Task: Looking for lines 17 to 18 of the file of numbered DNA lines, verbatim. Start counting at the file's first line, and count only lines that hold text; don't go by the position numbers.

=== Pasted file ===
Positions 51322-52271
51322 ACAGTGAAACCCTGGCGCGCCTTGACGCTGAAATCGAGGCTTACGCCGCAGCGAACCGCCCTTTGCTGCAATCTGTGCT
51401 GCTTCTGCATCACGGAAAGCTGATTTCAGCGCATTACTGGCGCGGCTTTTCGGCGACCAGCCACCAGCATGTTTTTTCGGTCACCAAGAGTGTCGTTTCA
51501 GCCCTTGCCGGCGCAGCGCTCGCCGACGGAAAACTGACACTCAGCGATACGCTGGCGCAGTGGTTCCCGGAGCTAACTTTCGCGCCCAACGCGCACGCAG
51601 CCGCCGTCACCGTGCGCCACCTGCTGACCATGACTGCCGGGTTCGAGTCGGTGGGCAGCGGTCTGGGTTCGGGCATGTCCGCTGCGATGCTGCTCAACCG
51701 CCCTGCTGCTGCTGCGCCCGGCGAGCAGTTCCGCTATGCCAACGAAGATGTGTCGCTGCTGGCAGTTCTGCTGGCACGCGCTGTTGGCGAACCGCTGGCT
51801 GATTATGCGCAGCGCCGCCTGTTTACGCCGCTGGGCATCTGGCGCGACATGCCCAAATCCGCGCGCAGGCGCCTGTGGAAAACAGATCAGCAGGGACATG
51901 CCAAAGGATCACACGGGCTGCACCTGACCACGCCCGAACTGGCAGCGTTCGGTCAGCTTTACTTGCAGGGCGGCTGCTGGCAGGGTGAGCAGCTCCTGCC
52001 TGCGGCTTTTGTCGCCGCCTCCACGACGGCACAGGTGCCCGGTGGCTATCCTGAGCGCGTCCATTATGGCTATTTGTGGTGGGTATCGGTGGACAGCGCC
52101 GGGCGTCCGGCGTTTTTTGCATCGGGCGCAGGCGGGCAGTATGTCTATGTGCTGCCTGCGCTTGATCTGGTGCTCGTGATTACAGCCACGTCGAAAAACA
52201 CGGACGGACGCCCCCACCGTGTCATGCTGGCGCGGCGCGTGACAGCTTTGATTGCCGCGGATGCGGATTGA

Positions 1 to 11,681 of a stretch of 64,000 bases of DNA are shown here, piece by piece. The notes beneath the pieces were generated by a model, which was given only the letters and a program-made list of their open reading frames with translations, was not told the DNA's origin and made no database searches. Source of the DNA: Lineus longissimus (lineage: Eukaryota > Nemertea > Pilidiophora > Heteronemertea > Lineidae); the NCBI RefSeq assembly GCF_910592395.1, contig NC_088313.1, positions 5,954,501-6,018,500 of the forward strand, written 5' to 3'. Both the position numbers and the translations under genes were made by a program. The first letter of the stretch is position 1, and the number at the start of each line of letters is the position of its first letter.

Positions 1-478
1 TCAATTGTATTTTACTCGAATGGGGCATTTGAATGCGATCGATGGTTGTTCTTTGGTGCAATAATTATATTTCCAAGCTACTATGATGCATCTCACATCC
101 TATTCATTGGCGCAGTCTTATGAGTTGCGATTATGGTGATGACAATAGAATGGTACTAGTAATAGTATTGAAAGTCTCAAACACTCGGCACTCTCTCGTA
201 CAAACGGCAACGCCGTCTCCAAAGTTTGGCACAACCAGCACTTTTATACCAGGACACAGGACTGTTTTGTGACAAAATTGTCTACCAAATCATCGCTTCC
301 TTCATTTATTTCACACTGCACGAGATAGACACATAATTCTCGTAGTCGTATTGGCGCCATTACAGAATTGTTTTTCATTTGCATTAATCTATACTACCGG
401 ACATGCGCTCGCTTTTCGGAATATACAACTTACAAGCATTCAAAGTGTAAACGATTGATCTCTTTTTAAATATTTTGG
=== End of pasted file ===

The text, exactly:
301 TTCATTTATTTCACACTGCACGAGATAGACACATAATTCTCGTAGTCGTATTGGCGCCATTACAGAATTGTTTTTCATTTGCATTAATCTATACTACCGG
401 ACATGCGCTCGCTTTTCGGAATATACAACTTACAAGCATTCAAAGTGTAAACGATTGATCTCTTTTTAAATATTTTGG